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    The resurgence and revitalisation of Muslim culture have created a growing interest in the study of Muslim names. Throughout the world Muslims share similar names, be they in the Middle East, the Indian subcontinent, Southeast Asia or new migrants in the West. And it should not be forgotten that the first thing Allah taught Adam was names.

    The predominant language in Muslim names is Arabic, followed by Persian (Farsi), the two major languages which transmitted Muslim culture in its early stages and later expansion. An important source of Muslim names consists of the ninety-nine attributes of Allah mentioned in the Qur’an and the hadith. According to Islamic belief, the relationship between man and his Creator is that of servant and master, and therefore a Muslim feels gratified to be named as a servant of one of the attributes of Allah.

    The purpose of this dictionary is to give the meaning or bearing on the Islamic heritage of the words, Arabic or Persian, which form parts of Muslim names. By way of illustration, it gives references to Muslims who left their mark on history in different ages, in different fields, and in various parts of the world. Where appropriate, the Qur’an is cited.

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    The object of the following pages must briefly be explained. During a residence of five years in Sindh, the author had frequent opportunity to remark, and cause to regret, the want of a single work treating upon the several subjects of the manners and customs, the domestic details, and the religious opinions of the people among, and with whom, he lived.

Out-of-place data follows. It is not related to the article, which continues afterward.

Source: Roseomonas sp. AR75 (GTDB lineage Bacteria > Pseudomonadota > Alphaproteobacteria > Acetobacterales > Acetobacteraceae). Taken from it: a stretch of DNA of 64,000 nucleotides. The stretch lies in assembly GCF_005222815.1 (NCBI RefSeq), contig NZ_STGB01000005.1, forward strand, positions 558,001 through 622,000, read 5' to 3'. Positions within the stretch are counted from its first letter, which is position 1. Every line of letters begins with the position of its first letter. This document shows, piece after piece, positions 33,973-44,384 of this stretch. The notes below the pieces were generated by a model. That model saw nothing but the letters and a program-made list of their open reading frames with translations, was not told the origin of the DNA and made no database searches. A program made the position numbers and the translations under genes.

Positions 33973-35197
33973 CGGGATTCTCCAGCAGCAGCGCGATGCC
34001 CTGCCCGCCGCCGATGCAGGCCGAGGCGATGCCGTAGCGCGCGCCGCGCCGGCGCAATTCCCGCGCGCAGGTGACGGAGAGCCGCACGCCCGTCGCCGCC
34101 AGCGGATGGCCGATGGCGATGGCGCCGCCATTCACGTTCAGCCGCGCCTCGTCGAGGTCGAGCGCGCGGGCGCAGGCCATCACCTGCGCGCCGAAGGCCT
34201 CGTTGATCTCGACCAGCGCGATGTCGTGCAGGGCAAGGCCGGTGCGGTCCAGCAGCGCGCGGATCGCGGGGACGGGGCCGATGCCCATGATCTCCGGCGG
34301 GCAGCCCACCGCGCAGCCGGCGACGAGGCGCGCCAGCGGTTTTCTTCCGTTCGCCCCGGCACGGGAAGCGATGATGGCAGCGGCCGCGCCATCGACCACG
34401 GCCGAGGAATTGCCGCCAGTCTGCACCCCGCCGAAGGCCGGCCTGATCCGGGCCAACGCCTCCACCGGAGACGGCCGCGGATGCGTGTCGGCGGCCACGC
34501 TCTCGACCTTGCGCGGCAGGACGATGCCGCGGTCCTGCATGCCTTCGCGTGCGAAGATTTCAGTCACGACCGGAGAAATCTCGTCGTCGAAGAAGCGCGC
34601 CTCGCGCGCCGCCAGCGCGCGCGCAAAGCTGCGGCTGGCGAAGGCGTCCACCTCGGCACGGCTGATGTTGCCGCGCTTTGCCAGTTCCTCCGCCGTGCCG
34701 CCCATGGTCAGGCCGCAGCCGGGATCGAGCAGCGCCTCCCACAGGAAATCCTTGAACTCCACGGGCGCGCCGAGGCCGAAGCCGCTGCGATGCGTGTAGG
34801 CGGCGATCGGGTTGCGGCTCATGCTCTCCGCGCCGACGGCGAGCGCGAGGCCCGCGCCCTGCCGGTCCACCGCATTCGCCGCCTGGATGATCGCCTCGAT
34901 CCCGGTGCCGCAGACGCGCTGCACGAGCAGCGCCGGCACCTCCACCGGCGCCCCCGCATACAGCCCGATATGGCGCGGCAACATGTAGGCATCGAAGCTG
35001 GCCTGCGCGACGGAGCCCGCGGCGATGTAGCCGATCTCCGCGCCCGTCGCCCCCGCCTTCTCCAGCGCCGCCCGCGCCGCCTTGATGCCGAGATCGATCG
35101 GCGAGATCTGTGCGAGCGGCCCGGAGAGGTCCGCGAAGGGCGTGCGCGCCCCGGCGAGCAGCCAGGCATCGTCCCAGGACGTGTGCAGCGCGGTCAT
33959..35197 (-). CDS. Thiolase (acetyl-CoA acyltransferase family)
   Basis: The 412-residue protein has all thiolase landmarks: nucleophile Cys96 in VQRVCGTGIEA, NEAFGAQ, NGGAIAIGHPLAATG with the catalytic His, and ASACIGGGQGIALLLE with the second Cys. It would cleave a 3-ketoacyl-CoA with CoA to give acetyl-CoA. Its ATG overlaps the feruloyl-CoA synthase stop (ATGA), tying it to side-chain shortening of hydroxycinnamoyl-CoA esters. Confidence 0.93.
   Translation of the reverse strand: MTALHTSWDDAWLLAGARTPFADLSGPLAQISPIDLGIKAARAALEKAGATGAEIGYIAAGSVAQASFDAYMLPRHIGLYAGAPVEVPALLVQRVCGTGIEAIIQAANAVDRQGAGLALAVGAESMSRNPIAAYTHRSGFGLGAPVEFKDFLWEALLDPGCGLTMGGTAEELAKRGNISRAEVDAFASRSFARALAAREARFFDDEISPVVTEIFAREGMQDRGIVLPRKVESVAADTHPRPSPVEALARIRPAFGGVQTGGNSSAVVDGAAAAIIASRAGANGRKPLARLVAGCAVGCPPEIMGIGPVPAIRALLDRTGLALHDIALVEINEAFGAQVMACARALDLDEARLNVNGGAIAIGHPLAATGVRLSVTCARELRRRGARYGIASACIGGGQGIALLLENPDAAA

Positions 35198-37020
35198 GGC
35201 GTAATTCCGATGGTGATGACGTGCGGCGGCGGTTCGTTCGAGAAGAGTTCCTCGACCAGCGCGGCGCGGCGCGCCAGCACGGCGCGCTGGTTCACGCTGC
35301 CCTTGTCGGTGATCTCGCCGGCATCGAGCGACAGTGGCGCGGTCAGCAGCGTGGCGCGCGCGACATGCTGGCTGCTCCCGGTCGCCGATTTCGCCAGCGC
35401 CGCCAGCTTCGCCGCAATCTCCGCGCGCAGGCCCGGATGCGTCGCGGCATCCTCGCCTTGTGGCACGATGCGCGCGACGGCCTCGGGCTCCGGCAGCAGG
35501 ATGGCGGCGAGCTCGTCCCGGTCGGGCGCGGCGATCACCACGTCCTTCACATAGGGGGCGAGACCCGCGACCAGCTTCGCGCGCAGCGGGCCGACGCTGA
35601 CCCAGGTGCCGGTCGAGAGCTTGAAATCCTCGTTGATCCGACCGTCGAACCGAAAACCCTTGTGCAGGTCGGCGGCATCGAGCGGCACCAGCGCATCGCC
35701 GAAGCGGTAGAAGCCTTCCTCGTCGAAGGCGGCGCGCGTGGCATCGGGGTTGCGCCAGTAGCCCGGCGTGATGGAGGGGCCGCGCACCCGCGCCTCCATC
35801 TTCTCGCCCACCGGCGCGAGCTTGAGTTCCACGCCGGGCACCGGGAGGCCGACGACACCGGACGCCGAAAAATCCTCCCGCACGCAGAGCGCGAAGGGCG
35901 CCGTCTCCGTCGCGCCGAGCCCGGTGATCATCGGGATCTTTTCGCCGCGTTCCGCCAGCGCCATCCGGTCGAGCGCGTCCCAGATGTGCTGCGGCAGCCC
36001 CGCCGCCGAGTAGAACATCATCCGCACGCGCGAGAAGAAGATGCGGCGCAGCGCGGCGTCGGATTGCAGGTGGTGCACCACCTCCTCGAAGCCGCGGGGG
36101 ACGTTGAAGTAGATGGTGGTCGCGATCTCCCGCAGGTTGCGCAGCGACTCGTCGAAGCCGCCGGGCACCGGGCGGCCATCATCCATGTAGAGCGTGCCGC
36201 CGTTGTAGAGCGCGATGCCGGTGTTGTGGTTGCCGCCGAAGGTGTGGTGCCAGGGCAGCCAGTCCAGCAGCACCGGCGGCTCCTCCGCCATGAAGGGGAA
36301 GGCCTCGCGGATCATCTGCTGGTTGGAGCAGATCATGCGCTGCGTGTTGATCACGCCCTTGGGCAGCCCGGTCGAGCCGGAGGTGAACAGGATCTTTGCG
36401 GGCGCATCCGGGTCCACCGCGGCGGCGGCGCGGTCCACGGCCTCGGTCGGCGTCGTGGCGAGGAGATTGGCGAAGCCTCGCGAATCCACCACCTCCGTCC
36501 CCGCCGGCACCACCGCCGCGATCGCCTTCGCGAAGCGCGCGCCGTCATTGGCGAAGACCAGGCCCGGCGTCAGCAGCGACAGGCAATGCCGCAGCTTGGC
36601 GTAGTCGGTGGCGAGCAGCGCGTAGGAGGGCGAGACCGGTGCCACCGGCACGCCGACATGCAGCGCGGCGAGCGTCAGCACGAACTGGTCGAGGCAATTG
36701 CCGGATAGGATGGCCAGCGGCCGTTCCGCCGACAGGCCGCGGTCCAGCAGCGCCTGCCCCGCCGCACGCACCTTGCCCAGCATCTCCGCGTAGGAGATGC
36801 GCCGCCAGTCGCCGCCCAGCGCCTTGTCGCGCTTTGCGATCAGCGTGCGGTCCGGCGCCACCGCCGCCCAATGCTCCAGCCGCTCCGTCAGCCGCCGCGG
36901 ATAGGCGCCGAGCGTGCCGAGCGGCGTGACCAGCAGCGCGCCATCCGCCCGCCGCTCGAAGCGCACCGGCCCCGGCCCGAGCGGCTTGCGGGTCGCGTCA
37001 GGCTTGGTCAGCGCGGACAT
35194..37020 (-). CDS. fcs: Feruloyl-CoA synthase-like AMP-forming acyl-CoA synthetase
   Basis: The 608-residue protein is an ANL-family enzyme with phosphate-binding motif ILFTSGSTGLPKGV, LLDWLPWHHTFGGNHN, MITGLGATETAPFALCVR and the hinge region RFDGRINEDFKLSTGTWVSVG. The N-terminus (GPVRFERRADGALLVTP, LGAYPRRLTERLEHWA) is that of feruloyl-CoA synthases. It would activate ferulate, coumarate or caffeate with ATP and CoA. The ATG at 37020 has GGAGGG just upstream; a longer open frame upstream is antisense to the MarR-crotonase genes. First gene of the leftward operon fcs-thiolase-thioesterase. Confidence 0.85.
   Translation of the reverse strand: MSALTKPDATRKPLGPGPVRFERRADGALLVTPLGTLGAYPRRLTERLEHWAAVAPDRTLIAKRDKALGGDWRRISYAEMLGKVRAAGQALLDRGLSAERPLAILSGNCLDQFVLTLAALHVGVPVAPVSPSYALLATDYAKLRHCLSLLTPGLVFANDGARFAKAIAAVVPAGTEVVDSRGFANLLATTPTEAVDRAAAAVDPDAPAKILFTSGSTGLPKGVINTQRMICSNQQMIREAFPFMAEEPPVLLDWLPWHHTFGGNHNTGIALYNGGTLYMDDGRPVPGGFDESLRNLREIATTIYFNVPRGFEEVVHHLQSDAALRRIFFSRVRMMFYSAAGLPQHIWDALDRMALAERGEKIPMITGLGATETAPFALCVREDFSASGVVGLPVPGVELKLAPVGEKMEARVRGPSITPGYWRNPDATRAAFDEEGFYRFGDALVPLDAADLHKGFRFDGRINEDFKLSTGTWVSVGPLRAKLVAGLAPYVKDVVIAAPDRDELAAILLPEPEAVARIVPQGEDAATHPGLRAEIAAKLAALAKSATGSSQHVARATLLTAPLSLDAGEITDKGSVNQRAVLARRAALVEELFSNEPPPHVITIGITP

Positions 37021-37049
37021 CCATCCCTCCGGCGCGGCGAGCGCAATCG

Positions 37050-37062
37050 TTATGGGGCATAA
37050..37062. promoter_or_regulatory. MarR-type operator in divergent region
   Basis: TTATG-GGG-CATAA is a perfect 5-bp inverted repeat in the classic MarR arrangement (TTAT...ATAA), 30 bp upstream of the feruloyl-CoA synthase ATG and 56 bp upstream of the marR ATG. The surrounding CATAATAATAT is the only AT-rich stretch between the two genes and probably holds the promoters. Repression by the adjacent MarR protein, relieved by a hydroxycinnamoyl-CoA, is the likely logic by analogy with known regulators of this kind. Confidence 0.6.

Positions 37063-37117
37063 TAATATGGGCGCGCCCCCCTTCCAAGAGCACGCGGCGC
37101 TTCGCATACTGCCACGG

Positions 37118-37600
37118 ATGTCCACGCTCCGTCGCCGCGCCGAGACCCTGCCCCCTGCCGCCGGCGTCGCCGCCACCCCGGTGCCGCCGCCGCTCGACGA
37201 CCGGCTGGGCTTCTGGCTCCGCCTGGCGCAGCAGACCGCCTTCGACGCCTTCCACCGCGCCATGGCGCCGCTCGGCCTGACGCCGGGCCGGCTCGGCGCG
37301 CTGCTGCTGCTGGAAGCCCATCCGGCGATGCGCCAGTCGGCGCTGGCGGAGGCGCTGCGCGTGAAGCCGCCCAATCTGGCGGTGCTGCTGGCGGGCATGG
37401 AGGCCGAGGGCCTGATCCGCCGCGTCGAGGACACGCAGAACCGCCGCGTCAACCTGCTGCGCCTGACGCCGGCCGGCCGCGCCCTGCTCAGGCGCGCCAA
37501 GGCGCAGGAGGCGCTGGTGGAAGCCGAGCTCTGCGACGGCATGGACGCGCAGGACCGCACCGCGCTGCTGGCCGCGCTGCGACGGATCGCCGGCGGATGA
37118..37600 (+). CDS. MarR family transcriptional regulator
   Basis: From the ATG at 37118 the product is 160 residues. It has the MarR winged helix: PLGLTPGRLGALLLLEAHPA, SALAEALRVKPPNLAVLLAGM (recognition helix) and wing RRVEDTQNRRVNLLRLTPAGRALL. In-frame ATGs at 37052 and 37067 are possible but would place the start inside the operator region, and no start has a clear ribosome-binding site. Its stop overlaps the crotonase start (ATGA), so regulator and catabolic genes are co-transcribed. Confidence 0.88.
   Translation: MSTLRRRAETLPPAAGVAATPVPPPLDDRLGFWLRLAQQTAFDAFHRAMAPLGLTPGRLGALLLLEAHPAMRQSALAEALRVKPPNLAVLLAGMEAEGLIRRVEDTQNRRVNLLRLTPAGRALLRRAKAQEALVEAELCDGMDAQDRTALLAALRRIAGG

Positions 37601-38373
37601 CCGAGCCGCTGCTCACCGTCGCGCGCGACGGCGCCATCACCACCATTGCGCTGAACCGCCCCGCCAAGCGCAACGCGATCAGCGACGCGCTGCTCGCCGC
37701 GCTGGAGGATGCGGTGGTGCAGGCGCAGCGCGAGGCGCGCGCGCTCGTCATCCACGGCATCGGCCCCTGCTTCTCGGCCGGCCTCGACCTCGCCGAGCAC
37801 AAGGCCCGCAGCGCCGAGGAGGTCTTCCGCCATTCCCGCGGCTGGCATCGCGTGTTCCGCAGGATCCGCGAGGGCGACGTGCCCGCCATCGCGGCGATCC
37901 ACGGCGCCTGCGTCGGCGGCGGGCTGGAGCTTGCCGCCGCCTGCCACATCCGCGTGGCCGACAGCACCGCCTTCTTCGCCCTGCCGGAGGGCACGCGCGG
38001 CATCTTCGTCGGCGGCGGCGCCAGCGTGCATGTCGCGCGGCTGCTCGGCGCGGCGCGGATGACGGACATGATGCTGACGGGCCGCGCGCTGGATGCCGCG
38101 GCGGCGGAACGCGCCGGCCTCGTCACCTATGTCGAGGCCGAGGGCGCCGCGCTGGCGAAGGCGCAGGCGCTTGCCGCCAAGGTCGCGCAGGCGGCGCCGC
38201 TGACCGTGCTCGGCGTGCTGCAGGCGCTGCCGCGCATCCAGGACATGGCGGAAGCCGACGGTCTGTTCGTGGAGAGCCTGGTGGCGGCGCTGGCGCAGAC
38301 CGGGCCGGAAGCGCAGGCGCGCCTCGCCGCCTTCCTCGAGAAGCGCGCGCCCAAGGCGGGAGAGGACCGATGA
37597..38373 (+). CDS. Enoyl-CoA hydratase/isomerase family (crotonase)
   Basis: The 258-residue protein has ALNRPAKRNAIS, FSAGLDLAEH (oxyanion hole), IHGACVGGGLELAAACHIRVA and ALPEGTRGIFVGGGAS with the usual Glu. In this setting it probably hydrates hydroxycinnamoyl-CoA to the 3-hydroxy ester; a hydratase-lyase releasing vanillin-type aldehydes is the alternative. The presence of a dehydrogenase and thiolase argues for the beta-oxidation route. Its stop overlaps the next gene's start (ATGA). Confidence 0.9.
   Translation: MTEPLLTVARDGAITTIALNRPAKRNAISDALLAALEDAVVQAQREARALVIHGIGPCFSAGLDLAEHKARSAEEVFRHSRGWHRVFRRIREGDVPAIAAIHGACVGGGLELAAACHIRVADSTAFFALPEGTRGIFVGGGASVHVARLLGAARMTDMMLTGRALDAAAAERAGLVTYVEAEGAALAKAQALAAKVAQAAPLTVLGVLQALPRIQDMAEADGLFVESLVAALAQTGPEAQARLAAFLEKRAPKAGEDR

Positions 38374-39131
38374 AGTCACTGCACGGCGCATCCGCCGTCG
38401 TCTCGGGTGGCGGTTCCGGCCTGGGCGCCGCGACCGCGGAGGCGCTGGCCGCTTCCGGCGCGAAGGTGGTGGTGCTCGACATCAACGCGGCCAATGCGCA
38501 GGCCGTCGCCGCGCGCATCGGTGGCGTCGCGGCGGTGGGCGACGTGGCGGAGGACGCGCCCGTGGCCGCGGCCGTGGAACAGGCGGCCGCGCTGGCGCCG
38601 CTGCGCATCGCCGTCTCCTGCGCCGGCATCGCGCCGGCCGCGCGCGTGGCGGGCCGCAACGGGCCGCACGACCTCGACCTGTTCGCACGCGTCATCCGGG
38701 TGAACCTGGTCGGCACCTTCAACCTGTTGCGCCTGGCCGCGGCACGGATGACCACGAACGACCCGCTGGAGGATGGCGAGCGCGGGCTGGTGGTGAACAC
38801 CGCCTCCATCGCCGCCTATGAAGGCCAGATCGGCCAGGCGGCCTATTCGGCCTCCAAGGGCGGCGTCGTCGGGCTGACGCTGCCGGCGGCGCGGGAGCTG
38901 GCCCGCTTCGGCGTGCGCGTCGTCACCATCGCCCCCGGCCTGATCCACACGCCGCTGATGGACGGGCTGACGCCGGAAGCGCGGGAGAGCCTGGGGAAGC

The descriptions of Sindh and its inhabitants hitherto published were found of little use — they are either of too popular a nature, intended to introduce the country to the home reader, or written with the view of imparting a superficial knowledge of the language.

    Equally unserviceable are the many valuable works composed by residents in Hindustan and the Deccan, on account of the difference of dialects, habits and belief. This work is offered to the Sindhi student with little hesitation.

    It contains long descriptions of the studies, religion and ceremonies peculiar to the race inhabiting our newly conquered country, the first specimens of the language, and notices of the literature ever printed, and what is of more consequence, a detailed account of native habits and customs, manners and ceremonies.